The following morning we awoke to gray skies and rain clouds on the horizon. We decided to at least head south a little to see if it would clear up, but it didn’t. The rain was light but consistent, it was cold, and overall a bit gloomy. Neither of us were enjoying ourselves in the rain, so made the choice to stop just 7 miles later. Thankfully we made the decision early on to have no schedule or rush, because I was so much happier when we stopped. We found a sandy area in some trees and pulled up. Quickly setting up camp to seek refuge from the rain, we spent our afternoon napping, reading, writing, and lounging in the tent. At one point I was sitting wrapped up in my sleeping bag liner, book in hand, raindrops landing loudly on the rain fly, and just felt so utterly cozy.
The rain stopped for a while and for a good 45 minutes the sun tore through the clouds and blessed us with her presence. We took the opportunity to go explore the floatsom and driftwood covered shore line. Along the way Kyle came across a golf ball among the driftwood and random garbage scattered on the tip of the island. He then found a flat piece of wood and laid it carefully on the sand. Next he found a piece of driftwood that was shaped more like a hockey stick, but passed as a golf club. After placing the golf ball on the wood he licked his finger and held it up to the wind as though it was a winning shot he was about to take. The moment that really sticks out in my mind is when he turned his head to look out over the water and yelled “Fore!” really loudly to an invisible audience; as the words left his lips the sun emitted a ray directly on his face. At that moment while giggling at Kyle and admiring his light heartedness I thought to myself, “I sure am blessed and this journey sure is a good one.”
We awoke this morning again to gray skies. Since neither of us were feeling real motivated it was a slow morning. Coffee always helps though and after brewing two steaming cups over the fire we got underway. There was not a lot of wind so we rowed the 32 miles, but because the current is so fast there really is no need for us both to row. Alone, not trying very hard, I can comfortably row at 6.5 knots. Kyle can do the same, probably closer to 7. Therefore we took one hour shifts. This really helped to break up the day and not make it seem quite as arduous. Just after eating lunch we arrived at our first “horse shoe.” This is where the river does an 180 degree turn and you basically go the wrong direction for a little. At the same time, a north bound tug and barge were coming around the bend. Not wanting to deal with their wake or getting in their way, we pulled off on an awesome sandy beach for a while. We played frisbee, jumped and slid in the mud, and explored the island. When the river was clear we continued on the 8 miles to where we planned to camp.
Last night we found an interesting beach to camp on. We pulled up on a sandy spot and before pulling Solvi up on her rollers or setting up camp, we went to explore the strange island. Our chart book called it island 14, and island 14 was completely covered in driftwood, sticks, and sharp stumps that were only an inch in diameter and about an inch sticking out of the sand. Being careful to avoid the potential puncture wounds from the tiny stumps, we ventured along the shore. Amidst the thousands of pieces of floatsom and driftwood here is what we found: 3 soccer balls, 1 plastic golf ball, a dozen cooler lids, at least 50 plastic bottles, 4 different shoes, a play dough dispenser, 3 milk crates, what looked like the back of a T.V., a couple 50 gallon plastic barrels, and a plethora of random pieces of styrofoam and plastic. Kyle found two tall sticks and using chunks of wood and rope he created stilts, which he successfully took 2 steps on. I, on the other hand, took a total of 0 steps before falling off 🙂 We cooked rice and beans over the fire and watched the sky break out into an array of pastel colors as the sun went behind the clouds.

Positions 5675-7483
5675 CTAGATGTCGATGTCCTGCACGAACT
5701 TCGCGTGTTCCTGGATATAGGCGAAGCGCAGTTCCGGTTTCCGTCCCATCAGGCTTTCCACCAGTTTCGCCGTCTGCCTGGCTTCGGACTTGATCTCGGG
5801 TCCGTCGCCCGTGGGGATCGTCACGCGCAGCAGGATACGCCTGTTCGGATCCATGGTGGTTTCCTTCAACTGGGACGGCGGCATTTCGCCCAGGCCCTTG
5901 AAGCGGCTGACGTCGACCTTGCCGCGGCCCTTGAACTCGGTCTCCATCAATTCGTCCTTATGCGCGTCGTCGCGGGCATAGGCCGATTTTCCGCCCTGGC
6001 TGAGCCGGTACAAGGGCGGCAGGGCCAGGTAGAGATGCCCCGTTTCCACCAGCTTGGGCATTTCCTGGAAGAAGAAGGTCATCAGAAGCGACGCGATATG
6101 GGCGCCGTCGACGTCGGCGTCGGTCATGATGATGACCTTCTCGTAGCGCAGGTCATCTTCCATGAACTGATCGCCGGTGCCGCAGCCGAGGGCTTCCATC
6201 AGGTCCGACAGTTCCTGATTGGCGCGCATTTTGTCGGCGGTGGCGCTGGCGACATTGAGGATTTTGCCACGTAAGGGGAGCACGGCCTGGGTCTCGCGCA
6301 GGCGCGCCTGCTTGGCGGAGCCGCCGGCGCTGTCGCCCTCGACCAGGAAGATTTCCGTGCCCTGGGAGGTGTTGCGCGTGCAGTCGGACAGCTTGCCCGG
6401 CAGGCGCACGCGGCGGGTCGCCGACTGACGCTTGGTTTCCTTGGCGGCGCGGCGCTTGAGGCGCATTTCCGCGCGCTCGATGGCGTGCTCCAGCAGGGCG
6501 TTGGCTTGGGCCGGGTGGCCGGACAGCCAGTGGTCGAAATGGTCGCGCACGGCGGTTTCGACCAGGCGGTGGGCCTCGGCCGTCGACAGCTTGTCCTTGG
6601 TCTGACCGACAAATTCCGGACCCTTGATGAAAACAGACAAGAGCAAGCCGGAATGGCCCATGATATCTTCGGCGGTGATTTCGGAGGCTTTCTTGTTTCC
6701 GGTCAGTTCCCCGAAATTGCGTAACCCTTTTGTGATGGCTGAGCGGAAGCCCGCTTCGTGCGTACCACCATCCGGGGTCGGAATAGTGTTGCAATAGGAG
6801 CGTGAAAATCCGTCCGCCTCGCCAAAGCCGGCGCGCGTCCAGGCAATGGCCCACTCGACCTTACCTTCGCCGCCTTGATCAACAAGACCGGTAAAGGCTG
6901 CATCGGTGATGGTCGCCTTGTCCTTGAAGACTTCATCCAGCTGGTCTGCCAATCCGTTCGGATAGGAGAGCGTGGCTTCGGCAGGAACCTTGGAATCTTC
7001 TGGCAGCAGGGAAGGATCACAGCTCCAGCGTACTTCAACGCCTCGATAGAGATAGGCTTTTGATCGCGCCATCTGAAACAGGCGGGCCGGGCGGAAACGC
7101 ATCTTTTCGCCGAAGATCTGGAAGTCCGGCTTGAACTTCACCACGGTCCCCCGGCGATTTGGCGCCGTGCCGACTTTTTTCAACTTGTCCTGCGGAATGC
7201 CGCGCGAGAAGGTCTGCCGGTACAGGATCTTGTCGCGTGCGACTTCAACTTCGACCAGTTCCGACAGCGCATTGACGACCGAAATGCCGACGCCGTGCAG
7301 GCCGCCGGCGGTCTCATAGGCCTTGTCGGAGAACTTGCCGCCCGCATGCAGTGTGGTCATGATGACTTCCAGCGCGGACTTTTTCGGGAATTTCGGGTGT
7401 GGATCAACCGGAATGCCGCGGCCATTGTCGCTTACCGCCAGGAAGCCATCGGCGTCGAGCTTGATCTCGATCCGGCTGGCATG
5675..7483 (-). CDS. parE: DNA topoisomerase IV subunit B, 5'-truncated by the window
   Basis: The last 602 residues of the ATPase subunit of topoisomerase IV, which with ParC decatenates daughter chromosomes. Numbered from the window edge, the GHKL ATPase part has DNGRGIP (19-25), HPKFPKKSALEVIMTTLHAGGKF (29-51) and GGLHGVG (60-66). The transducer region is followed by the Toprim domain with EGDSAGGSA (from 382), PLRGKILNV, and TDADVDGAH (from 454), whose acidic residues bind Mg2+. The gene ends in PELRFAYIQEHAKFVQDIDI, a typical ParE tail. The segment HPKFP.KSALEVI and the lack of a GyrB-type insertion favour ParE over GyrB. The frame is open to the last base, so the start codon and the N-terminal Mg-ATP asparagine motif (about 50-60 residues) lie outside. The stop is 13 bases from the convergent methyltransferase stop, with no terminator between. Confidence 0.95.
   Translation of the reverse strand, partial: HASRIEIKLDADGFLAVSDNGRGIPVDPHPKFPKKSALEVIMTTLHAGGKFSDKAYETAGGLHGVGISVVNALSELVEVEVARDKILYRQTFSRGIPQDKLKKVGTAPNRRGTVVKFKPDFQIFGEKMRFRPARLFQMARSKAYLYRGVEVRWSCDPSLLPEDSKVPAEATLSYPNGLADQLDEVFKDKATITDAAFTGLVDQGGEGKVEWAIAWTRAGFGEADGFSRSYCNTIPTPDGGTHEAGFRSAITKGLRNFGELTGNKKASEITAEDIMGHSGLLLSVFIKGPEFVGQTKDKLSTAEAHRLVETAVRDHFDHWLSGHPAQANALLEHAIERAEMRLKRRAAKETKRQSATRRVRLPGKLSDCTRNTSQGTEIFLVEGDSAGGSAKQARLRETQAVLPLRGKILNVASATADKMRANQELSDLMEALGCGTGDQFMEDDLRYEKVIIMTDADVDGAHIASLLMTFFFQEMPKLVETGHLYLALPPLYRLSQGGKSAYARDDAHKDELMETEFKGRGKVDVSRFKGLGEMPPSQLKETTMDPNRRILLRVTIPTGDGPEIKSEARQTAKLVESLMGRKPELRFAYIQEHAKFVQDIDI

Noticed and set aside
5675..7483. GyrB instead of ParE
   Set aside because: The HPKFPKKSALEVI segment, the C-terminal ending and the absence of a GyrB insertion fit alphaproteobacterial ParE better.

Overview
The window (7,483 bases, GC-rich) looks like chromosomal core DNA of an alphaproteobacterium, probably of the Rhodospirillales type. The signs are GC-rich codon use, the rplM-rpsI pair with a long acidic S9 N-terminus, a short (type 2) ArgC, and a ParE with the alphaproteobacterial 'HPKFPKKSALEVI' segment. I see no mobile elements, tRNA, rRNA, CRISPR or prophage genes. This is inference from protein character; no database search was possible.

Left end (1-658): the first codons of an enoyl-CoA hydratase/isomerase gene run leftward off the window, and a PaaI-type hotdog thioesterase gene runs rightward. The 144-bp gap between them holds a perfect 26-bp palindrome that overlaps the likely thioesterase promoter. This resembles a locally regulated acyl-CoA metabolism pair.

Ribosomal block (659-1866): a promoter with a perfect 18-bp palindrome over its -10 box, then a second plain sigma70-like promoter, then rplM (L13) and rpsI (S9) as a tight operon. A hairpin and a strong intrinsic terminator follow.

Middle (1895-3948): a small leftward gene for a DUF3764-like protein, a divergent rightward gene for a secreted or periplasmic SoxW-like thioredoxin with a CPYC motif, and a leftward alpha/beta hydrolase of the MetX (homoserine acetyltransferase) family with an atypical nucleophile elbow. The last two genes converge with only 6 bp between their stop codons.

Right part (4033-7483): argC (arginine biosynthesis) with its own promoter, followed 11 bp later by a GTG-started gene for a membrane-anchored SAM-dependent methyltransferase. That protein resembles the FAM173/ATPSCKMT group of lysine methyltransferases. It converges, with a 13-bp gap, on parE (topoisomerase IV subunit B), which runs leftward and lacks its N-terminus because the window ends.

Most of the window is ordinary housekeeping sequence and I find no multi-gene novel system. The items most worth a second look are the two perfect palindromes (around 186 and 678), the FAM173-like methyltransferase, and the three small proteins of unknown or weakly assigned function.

4 thoughts on “Cape Giradeau, Gray Skies, and Exploring Driftwood ”
Howdy. I’ve been enjoying your posts … I’m the guy who went down the Mississippi from Minneapolis starting in November, 1975, with six other folks (two of them kids) in a home-built 38-foot trimaran named the Whynot. Our trip was, of course, incredibly different from yours, but some of the joys were very much the same. We hit Cape Girardeau Dec. 17. Man, it was cold …. Alas, we couldn’t pull off in a convenient slough. It was only our second day on the lower Mississippi, where the barge trains weren’t limited by the size of the locks. When we saw our first 38-barge train, we were terrified; looked like it filled the whole river. After we passed it, with of course hundreds of yards to spare, the captain radioed us and asked, “Did l’ill ole me scare y’all?” Oh, yes. Can’t figure out how to drop a photo into this comment, or I’d give you a photo of the Whynot.
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Oh we could only imagine how cold it would be in December! We’d love to see a picture of Whynot, our email is email@example.com if you want to send some over! We love hearing your stories because while yes it’s a different journey a lot of it is similar. Thanks for sharing!
Love following along. What are the temperatures now for you? Minnesota is moving into the cool fall days with possible frost tonight. Glad you are further south!
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Thanks for the comment! The temperatures are still warm during the days- 70s and some low 80s. Definitely getting chilly at night, but we are both really enjoying the cooler weather and looking forward to it. It’ll be a nice change of environment